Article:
Lodged there that night, that they might go over in the day time; partly that the miracle might be more evident and unquestionable; and partly to strike the greater terror into their enemies.

And Joshua rose early in the morning,.... The morning after the spies had returned and made their report; which, as Kimchi rightly observes, was the ninth of Nisan; for on the morrow, which was the tenth, the people passed over Jordan, see Joshua 3:5. Moses, according to the Jewish writers, died on the seventh of Adar or February; the thirty days of his mourning ended the seventh of Nisan or March; two days before they were ended the spies were sent, who returned on the eighth day of the month; and the morning following Joshua rose early, which shows his readiness and alacrity to proceed in the expedition he was directed and encouraged to:

and they removed from Shittim, and came to Jordan; from Shittim in the plains of Moab, to the river Jordan:

he and all the children of Israel; he as their general, and they an army of six hundred thousand fighting men under him, besides women and children, and others that came along with them:

and lodged there before they passed over; lay there encamped a night before they passed over the river Jordan.

And Joshua rose early in the morning; and they removed from Shittim, and came to {a} Jordan, he and all the children of Israel, and lodged there before they passed over.

(a) Which according to the Hebrews was in March, about 40 days after Moses' death.

Ch. Joshua 3:1-13. The Preparation for the Passage of Jordan

1. they removed from Shittim] They descended from the upper terraces of the valley of Jordan, from “the Grove of Acacias,” to the level of the river.

to Jordan] Speaking strictly, Jordan has a threefold bank:—

(a)  The lowest, at the edge of the river, which in spring is frequently inundated, owing to the melting of the snow on Hermon;

(b)  The middle bank, which is covered with a rich vegetation;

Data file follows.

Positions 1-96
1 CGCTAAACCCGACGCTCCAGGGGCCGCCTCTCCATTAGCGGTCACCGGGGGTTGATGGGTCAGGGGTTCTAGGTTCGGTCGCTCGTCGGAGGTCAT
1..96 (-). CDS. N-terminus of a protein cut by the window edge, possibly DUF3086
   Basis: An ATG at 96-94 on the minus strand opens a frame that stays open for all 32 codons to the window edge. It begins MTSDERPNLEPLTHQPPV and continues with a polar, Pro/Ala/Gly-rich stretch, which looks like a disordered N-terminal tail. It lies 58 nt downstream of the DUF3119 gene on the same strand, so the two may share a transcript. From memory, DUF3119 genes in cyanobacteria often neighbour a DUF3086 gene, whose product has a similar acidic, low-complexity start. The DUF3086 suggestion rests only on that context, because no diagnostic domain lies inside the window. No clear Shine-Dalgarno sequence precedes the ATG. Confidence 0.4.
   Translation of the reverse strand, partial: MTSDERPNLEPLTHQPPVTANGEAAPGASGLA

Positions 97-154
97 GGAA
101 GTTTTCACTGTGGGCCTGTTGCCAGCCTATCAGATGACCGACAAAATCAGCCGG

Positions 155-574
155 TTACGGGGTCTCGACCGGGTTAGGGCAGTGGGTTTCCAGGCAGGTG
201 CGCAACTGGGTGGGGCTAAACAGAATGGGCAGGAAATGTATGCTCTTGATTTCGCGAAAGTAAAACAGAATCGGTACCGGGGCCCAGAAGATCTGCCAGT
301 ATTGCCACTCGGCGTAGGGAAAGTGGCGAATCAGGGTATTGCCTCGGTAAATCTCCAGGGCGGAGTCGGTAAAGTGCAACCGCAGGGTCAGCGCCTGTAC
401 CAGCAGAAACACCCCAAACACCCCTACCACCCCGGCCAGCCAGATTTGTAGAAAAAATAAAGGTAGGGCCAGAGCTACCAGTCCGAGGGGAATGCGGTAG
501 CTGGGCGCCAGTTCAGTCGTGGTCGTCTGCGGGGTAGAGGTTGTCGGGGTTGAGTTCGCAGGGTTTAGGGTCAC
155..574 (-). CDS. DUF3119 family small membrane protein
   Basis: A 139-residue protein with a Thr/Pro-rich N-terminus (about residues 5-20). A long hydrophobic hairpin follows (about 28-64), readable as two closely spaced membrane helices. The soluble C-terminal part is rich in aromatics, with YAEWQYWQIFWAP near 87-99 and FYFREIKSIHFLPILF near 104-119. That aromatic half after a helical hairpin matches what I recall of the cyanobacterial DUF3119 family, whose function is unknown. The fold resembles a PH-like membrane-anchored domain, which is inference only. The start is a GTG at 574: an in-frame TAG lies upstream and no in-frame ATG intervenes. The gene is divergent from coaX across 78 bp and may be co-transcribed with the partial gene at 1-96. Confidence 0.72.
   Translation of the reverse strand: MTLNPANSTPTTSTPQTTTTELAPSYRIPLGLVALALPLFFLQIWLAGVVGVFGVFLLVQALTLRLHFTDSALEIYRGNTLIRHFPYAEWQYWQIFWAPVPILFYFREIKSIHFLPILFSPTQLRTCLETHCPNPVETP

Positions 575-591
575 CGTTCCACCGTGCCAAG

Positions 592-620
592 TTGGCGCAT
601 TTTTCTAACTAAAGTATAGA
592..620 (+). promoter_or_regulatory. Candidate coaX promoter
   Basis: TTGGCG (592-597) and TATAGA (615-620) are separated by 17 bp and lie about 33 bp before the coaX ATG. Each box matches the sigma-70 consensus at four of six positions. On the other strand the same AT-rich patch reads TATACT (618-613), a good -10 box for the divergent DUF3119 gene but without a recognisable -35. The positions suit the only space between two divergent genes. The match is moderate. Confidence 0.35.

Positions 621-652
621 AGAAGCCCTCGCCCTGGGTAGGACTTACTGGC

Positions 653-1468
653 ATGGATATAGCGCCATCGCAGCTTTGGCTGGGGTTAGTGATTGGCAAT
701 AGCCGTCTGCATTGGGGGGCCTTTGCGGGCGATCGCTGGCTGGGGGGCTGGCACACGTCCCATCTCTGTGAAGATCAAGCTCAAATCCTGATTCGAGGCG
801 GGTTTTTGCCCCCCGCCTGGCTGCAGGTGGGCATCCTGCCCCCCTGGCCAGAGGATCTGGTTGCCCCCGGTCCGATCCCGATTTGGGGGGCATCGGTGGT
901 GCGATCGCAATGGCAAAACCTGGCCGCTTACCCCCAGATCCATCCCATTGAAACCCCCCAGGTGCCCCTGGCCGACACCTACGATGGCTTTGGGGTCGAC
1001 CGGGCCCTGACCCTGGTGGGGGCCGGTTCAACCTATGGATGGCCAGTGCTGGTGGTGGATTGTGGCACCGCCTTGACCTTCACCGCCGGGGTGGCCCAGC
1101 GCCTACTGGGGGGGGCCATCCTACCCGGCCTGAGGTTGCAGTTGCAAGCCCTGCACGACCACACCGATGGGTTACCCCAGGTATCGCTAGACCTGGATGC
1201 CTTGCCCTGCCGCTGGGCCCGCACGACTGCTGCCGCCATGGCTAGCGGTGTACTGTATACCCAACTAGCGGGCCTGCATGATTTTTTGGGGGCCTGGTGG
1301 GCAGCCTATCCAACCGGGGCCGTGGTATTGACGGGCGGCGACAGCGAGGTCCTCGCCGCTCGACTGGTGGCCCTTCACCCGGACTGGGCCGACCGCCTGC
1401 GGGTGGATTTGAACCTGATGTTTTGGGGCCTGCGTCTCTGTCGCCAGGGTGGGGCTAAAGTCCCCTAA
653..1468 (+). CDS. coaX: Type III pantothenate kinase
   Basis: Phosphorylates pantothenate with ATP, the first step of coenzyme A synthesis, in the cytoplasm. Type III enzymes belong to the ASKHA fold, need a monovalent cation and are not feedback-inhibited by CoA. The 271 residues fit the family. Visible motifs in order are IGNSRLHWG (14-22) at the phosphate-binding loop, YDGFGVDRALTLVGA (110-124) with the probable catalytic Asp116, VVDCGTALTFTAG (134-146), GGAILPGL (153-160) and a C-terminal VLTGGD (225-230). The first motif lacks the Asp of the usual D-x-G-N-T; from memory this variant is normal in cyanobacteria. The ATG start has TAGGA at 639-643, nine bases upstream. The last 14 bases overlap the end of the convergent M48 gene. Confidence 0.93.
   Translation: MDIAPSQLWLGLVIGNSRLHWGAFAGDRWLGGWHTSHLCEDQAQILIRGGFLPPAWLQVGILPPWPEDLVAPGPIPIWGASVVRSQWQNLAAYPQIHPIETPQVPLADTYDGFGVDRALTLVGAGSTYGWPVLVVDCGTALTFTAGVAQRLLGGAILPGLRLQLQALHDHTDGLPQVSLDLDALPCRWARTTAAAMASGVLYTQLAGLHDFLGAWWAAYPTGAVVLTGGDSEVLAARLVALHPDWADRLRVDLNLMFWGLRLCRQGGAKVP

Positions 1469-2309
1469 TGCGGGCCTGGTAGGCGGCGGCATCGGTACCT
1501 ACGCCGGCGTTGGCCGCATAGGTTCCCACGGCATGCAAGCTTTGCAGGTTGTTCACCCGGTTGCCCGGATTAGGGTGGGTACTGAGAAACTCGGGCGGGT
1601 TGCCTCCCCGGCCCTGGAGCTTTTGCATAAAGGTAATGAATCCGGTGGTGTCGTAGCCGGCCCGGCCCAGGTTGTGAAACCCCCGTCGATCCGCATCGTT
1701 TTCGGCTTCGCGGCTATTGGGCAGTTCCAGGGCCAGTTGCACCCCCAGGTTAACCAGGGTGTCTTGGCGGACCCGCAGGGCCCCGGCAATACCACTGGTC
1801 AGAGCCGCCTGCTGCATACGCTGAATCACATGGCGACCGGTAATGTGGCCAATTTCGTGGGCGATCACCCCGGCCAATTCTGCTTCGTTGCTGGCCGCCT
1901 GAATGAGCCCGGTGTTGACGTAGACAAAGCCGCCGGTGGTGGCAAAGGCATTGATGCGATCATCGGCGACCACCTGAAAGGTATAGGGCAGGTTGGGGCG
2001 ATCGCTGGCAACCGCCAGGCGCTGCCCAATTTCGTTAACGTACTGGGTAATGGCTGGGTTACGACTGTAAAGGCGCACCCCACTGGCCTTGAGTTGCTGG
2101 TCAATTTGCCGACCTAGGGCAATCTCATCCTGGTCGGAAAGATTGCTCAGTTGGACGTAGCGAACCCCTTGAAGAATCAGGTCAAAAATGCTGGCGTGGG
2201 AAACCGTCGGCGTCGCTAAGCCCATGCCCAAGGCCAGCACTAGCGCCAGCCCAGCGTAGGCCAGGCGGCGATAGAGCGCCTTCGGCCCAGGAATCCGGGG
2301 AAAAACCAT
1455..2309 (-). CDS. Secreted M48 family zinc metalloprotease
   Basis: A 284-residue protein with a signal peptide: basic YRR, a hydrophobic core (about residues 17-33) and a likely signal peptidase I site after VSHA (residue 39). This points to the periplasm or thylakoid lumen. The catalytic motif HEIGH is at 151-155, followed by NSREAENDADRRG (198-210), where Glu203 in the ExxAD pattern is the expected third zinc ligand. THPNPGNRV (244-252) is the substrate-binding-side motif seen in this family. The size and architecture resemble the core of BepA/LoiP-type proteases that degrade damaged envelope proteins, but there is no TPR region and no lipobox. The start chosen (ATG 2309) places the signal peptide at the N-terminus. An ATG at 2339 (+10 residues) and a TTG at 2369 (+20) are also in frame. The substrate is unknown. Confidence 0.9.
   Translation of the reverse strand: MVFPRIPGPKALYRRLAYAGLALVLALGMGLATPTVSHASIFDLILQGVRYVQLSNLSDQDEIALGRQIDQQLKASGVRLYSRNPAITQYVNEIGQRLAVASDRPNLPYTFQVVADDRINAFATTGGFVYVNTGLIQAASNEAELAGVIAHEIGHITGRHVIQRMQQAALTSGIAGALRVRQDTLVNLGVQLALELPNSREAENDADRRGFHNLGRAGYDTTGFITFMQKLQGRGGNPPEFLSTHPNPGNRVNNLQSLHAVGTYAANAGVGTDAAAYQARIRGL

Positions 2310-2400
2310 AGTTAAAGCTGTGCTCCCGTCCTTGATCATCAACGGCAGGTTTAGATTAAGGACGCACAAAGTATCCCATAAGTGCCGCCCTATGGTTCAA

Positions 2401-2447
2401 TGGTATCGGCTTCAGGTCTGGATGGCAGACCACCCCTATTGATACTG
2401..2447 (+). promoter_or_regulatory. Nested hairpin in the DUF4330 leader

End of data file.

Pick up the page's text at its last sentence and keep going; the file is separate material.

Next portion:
(c)  An upper bank, which overhangs the river.Verse 1. - And Joshua rose up early in the morning, i.e., after the return of the spies, and most likely (see Joshua 1:10, 11) on the morning on which the announcement was made to the children of Israel that they were to cross the Jordan. "This newes is brought but overnight, Joshua is on his way by morning, and prevents the sunne for haste. Delays, whether in the business of God or our owne, are hatefull and prejudiciall. Many a one loses the land of promise by lingering; if we neglect God's time, it is just with Him to crosse us in ours" (Bp. Hall). And they removed from Shittim. Literally, from the acacias (see note on Joshua 2:1). To do this completely, and to be quite ready for the crossing, would, as Rosenmuller thinks, require the greater part of three days. But it adds that "they lodged (לִין) there before they passed over." But this need be no difficulty. The great mass of the people could easily leave the acacia meadows on the higher ground, and encamp on the brink of the Jordan, while the remaining two days might be spent in making the necessary arrangements for the crossing. For we must remember (as Keil observes) that, not only a body of armed men, but their women and children, and all their possessions, had to be led safely across. "Though they were not told how they should pass the river, yet they went forward in faith, having been told (Joshua 1:11), that they should pass it" (Matthew Henry). Whoever went outside the door, his blood should be upon his own head; i.e., if he was slain outside by the Israelitish soldiers, he should bear his death as his own fault. But every one who was with her in the house, his blood should fall upon their (the spies') head, if any hand was against them, i.e., touched them or did them harm (vid., Exodus 9:3). The formula, "his blood be upon his head," is synonymous with the legal formula, "his blood be upon him" (Leviticus 20:9). The third condition (Joshua 2:20) is simply a repetition of the principal condition laid down at the very outset (Joshua 2:14).